Microsoft Releases Windows ThinPC Desktop Virtualization Tool

The WinTPC RTM doesn't include much in the way of new features, only minor tweaks such as a keyboard filter that prevents the use of common Windows key combinations like Ctrl +Alt + Delete as a security measure. WinTPC now also supports international keyboards and allows customers to use PCs using their existing Key Management Server (KMS) or Multiple Activation Key (MAK), Karri Alexion-Tiernan, director of product management for Microsoft Desktop Virtualization, said in a blog post.

WinTPC is a smaller-footprint, locked down version of Windows that runs a limited scope of applications, including security, management, terminal emulation, Remote Desktop and similar technologies. In Q3, Microsoft will add Forefront Endpoint Protection support to WinTPC, Alexion-Tiernan said.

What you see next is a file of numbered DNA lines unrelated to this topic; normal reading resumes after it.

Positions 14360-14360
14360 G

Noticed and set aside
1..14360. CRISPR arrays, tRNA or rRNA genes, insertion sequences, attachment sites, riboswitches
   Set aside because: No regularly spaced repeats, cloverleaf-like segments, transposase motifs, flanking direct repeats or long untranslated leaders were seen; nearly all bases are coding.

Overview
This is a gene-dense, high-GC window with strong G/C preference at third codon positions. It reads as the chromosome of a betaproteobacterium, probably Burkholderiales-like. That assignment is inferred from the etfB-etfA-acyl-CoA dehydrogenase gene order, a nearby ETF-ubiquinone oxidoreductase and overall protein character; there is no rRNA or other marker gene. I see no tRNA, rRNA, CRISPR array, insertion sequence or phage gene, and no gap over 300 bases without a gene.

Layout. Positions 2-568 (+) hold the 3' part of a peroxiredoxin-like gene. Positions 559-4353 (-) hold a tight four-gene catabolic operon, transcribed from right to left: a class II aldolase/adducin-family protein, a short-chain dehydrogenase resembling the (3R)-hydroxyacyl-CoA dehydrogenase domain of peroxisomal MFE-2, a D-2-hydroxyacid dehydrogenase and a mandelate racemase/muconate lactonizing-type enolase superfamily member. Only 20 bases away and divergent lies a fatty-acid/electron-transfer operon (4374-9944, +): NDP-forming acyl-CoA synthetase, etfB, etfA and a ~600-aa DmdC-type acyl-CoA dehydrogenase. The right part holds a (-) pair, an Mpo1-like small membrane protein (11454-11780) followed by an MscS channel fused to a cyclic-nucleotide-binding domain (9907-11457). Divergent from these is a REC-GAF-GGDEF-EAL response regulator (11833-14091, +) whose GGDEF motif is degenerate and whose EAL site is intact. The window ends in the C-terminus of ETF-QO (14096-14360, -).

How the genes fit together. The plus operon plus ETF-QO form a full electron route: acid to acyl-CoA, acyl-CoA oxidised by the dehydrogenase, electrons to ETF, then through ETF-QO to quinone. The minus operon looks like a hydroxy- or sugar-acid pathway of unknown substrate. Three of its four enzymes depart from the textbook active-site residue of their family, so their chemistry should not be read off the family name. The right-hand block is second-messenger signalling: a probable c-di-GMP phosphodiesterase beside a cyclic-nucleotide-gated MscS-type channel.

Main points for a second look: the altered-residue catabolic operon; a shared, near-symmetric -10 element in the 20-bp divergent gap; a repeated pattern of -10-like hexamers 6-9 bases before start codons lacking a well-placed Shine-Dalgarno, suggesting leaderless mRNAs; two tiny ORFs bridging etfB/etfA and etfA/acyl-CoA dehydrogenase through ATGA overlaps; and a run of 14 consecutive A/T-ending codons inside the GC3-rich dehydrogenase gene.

WinTPC can also run Web browsers, media players, IM clients, document viewers, .NET Framework and Java Virtual Machine. WinTPC includes support for RemoteFX, a set of desktop virtualization features that allow video and other rich content to be delivered to desktops, laptops and thin clients.

What Microsoft doesn't want is customers running Office on WinTPC machines, and the software giant recommends that customers that use productivity apps opt for a full-blown PC.

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Microsoft's goals with WinTPC are to lower VDI deployment costs and pave the way for customers to make thin client computing a bigger part of their desktop virtualization strategy, Alexion-Tiernan said. It's also a response to customer demand: In a recent industry survey, Gartner found that 60 percent of respondents are looking to switch old PCs to thin clients.

PCs running Windows Thin PC won't require Microsoft's Virtual Desktop Access license (VDA), which allows customers to virtualize home PC and kiosks that aren't covered by SA for an annual fee of $100 per device. However, the WinTPC RTM is only available to volume licensing customers with Software Assurance agreements.